The United Nations has issued a report critical of the Belgian government, accusing it of failing to provide the proper medical and psychological support to victims of the victims of the terrorist attacks of 22 March 2016. The report was written by Irish special rapporteur Fionnula Ni Aolain, who in May last year had interviewed a number of the survivors of the attacks at Brussels Airport and Maalbeek metro. She also visited Hasselt prison, where a number of suspects and radicalised prisoners are detained.
“Belgium has done some things very well in the fight against terrorism,” she reports, but complains that too little has been done for the victims of terrorism. “From my conversations it became clear that the victims feel they have been left behind, and have had difficulty in finding medical or psychological support. They are affected by loss, pain and overwhelming trauma.”
She is also critical of the lack of a systematic programme for deradicalisation, and speaks of “a fundamental problem concerning human rights.”
The report is something of a vindication of victims of the attacks, who several times since the events of that day have complained of the difficulties they have experienced in obtaining recognition and compensation from the Belgian authorities. The committee of enquiry set up by the federal parliament made similar remarks in its conclusions, pointing too too many authorities involved, too many sources of medical reports and the complicated and lengthy administrative procedure involved.
Meanwhile, 48-year-old Philippe Vandenberghe continues his hunger strike in the departures hall of Brussels Airport, where the suicide bombing took place. He is today in his 19th day. His aim? To maintain his protest from a camp bed close to the site of the explosions until the government finally – almost three years after the events – takes substantial action in favour of the victims.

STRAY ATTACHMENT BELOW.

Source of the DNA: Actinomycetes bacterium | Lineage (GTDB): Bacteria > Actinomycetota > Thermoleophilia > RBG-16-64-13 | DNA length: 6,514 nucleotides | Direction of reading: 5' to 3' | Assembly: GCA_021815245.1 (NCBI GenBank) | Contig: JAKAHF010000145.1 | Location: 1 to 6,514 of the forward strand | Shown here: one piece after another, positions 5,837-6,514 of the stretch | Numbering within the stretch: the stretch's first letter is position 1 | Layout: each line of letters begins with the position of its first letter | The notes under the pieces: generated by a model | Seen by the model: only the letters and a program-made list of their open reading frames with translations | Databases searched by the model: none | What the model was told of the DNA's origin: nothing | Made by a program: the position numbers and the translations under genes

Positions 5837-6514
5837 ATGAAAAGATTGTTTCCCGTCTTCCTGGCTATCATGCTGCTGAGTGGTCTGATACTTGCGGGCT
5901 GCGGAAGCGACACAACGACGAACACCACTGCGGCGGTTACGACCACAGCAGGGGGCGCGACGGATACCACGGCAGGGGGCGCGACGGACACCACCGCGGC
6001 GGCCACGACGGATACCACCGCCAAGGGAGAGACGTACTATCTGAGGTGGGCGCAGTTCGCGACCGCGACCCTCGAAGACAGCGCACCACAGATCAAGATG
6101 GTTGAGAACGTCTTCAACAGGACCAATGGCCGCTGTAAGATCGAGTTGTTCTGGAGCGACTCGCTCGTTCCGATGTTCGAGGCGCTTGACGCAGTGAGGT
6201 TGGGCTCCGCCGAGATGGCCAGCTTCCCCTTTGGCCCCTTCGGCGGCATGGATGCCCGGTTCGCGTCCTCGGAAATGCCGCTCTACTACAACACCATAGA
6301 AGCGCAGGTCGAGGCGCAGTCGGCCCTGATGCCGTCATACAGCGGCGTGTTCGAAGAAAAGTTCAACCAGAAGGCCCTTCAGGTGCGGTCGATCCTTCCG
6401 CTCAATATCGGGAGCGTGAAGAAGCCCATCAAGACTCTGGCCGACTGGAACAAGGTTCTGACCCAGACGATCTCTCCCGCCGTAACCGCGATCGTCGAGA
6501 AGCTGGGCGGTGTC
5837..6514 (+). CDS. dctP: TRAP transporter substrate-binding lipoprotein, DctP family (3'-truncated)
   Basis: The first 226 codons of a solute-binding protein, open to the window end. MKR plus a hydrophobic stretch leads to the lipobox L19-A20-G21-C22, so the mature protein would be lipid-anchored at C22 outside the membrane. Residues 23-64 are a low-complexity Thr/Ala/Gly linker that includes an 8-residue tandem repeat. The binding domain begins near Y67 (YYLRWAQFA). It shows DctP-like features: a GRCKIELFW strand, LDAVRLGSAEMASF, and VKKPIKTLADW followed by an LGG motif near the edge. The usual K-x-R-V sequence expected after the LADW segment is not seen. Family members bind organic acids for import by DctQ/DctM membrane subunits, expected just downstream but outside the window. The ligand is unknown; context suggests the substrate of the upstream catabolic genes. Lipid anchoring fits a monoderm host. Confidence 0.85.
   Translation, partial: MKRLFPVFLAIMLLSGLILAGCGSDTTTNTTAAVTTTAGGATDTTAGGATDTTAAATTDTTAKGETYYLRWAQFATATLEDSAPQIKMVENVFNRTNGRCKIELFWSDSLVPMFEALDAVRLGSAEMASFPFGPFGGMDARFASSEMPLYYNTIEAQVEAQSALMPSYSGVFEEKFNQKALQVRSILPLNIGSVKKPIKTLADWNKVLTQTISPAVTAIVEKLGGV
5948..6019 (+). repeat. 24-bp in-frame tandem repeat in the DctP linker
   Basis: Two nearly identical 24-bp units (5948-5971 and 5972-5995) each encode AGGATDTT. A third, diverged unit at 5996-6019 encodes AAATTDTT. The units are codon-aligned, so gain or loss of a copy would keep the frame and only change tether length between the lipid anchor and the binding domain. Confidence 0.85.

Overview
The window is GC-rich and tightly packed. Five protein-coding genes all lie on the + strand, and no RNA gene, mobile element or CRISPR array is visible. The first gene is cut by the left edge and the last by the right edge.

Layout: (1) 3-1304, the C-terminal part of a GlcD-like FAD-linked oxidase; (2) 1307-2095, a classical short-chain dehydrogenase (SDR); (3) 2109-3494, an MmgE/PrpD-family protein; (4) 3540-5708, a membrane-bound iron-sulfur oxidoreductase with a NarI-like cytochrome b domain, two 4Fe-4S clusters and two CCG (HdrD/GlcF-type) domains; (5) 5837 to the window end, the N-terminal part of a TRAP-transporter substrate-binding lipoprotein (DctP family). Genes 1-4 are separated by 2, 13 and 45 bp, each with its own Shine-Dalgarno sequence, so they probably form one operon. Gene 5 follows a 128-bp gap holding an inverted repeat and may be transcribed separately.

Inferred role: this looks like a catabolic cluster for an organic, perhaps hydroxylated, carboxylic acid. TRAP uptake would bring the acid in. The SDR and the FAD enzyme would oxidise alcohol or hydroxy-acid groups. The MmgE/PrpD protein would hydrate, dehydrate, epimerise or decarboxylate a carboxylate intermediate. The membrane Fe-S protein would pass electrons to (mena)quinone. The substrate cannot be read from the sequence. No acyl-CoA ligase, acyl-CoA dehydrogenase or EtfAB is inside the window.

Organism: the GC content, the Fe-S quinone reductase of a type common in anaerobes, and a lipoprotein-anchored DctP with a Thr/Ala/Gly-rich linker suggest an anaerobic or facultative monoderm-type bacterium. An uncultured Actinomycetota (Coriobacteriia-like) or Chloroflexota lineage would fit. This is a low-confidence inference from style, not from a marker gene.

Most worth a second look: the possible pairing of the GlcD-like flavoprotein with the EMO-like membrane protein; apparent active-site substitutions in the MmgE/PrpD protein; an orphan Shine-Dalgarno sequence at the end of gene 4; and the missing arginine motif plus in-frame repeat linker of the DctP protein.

Vandenberghe worked in the airport in its IT department, and when the attack took place – two men exploded suitcase bombs, while a third who should have done so left the scene and was arrested later – and while himself uninjured, was one of the few civilians left to cope with the victims until emergency services arrived.
Each night, he told De Morgen, he relives the events of that morning all over again, a clear sign of post-traumatic stress. Yet his insurer Ethias has refused to consider him a victim since his experience does not fall under the definition of a work-related accident.
He was the first civilian on the scene, a trained first-aider now known to airport staff as the Angel of Zaventem. He recalls every horrific detail.
“There were two soldiers, apart from that no-one. In the hall there were four people still alive. One lady, a Dutch woman, was dying. Her foot was gone. I applied an emergency bandage and put her in a position where she could breathe through her mouth. Her name was Elita Weah, I found out later. She died in my arms.”
Elita Weah was one of 17 people who died at the airport that Tuesday morning, including the two suicide bombers. An hour later, another explosion on the metro took the lives of 13 citizens, and one bomber. Four people died later of their injuries. In all, more than 300 people were injured.